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Old 10-15-2018, 05:47 PM   #1
Glennbo
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Default REAPER for Windows vs REAPER for Linux

Today I had to boot Windows for a moment to check something, and while there I updated REAPER. Some interesting observations I have from running REAPER almost back to back with the two OSs with the same project.

First, the latency between ASIO and JACK were both asymmetrical, which I knew was the case, but mistakenly thought they were the same.

They are not, and this is the difference.

ASIO Windows = 2.4/2.0ms
JACK Linux = 1.4/2.9ms

Then the BIGGER difference came to light. My most recent project which has a lot of instances of Guitar Rig, and instance of Kontakt, plus a bunch of Windows 32 bit plugins wouldn't play without artifacts in Windows, but plays fine in Linux.

Had I done the song in Windows, there would have been no 32 bit plugins, but it makes me wonder if 32 bit bridged plugins in 64 bit Windows is less efficient than LinVST bridged Windows 32 bit plugins running in WINE on Linux.

Sure seems like that is the case, but I will have to do a bit more testing between the two to be 100% sure.

When I went to 64 bit Windows I remember hating using bridged plugins because it seemed they ran my machine to the edge, and I ended up buying a lot of replacement plugins so I could stop using any 32 bit plugs. Today's adventure seems to reinforce that feeling.
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Old 10-15-2018, 08:43 PM   #2
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I posted my findings here, comparing a basic "stress test" of Reaper I'd done in Windows 7 x64 versus native Reaper in Linux.

Since then I've noticed my system in Linux is the most stable/smooth I've ever experienced, including how fast/smooth Reaper operates.
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Old 10-15-2018, 09:04 PM   #3
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Quote:
Originally Posted by JamesPeters View Post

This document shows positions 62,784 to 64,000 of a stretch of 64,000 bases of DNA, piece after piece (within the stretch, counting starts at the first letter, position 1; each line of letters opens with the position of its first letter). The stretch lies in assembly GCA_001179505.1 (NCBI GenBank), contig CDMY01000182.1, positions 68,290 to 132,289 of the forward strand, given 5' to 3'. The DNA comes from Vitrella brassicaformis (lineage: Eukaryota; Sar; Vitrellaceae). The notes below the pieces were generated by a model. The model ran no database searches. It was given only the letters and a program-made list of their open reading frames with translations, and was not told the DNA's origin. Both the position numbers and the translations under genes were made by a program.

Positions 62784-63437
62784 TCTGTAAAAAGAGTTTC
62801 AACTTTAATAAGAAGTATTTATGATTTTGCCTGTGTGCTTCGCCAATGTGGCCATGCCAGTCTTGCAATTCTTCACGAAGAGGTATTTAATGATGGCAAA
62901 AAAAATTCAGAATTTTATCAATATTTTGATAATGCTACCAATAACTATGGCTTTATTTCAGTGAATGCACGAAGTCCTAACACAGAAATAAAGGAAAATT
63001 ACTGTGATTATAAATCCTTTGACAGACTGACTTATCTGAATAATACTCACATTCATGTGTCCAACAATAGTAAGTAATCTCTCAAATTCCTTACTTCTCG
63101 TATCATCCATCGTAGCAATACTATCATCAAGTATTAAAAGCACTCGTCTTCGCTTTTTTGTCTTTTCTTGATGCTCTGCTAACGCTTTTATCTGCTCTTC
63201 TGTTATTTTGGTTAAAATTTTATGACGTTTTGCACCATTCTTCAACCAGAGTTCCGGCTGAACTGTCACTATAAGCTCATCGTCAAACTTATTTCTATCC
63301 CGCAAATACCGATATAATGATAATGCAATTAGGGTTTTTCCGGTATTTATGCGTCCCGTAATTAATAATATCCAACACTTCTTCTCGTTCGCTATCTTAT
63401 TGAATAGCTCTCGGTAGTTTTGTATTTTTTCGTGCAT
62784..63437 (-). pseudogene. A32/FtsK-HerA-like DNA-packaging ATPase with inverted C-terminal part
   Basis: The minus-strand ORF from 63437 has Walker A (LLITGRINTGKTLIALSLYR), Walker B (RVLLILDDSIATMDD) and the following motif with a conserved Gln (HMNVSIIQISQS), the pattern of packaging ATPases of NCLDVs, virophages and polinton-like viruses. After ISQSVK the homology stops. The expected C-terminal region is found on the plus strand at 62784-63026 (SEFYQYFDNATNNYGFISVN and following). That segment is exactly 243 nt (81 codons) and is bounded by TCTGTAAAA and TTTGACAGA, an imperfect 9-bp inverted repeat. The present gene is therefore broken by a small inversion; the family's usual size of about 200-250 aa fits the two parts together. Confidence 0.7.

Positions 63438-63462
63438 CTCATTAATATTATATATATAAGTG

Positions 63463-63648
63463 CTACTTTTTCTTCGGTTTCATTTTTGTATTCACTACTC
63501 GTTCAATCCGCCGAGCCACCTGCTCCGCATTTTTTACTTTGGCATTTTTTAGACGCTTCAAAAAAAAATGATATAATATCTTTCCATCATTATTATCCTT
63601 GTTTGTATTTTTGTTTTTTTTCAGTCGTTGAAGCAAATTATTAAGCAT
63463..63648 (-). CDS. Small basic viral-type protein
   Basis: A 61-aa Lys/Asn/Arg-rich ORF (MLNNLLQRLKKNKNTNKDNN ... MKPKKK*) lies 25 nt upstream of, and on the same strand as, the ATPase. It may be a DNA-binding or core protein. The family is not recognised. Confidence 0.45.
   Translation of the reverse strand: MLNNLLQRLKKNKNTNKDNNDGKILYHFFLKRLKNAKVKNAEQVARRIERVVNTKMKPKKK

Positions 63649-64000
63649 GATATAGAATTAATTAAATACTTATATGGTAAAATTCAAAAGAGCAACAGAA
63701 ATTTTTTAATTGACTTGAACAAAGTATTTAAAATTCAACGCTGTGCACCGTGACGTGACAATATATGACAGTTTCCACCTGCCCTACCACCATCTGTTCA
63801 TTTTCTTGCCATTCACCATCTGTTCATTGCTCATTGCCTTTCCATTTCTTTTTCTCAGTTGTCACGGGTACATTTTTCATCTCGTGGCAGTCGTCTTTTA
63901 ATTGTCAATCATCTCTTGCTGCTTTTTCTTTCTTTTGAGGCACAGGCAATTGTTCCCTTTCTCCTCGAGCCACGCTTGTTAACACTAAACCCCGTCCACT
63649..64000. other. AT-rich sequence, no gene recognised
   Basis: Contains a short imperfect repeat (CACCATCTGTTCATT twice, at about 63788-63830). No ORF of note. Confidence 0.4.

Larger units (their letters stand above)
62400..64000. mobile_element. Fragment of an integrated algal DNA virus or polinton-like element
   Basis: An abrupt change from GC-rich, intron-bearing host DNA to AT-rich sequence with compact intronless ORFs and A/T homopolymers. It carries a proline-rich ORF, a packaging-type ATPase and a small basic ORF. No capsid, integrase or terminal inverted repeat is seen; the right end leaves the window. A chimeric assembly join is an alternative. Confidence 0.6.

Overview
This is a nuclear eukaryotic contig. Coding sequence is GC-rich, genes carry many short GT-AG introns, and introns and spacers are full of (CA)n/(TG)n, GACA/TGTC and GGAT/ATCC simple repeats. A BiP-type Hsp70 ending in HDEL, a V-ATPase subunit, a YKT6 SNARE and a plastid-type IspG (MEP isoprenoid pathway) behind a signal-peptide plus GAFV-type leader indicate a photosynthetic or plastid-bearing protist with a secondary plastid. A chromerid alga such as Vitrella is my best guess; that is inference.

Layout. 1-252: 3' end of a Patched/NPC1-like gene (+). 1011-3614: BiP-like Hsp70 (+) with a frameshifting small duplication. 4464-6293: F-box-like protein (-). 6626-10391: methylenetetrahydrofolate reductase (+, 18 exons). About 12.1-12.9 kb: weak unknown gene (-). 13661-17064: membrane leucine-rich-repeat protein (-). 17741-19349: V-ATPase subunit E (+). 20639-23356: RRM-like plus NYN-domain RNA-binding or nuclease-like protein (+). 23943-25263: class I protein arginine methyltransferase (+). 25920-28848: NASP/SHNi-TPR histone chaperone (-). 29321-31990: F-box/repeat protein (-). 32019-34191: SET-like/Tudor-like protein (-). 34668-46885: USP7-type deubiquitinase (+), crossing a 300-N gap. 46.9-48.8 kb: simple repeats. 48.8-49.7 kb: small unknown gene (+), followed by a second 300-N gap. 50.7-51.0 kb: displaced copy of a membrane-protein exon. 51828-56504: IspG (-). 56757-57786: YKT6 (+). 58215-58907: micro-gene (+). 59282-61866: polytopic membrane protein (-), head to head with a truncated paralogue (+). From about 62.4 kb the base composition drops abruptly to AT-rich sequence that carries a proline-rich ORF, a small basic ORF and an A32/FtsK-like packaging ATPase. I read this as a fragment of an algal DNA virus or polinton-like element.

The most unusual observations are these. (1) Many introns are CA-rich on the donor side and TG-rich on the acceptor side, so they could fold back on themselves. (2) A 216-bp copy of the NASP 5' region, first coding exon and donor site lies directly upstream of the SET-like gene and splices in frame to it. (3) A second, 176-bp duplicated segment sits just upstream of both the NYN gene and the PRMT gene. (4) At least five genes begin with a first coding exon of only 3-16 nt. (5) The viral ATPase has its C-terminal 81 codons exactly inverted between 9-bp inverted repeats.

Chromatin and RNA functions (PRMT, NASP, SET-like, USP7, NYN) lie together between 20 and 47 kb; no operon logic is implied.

I posted my findings here, comparing a basic "stress test" of Reaper I'd done in Windows 7 x64 versus native Reaper in Linux.

Since then I've noticed my system in Linux is the most stable/smooth I've ever experienced, including how fast/smooth Reaper operates.
I remember your results from that.

This evaluation mostly compares 32 bit Windows plugins bridged to 64 bit REAPER in Windows vs 32 bit Windows plugins running in WINE and bridged to 64 bit REAPER in Linux.

It seems like, and I ran both with the same project a second time to confirm, that bridging WINE hosted 32 bit Windows plugins seems more efficient that bridged plugins in Windows, which was NOT what I expected to see.

A test I'd like to see some comparisons with would be to run all native 64 bit Linux plugins in 64 bit Linux vs running the exact same native 64 bit Windows plugins in 64 bit Windows, using no bridging of any kind on both OSs.

That would of course limit the test to mostly native REAPER and JS plugins, but might just be worthy of me taking the time to create a real project with lots of stuff going on. It would need to have a lot of both audio and midi tracks, and lots of identical 64 bit plugins distributed across a lot of tracks to simulate real world use.
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Old 10-15-2018, 09:57 PM   #4
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That's basically what I did, LOL For that particular test I only used ReaPitch. Since the initial test was done with Reaper 64-bit, the plug-in was 64-bit native to windows. The Linux version was 64-bit native to Linux. ReaPitch is a VST plugin.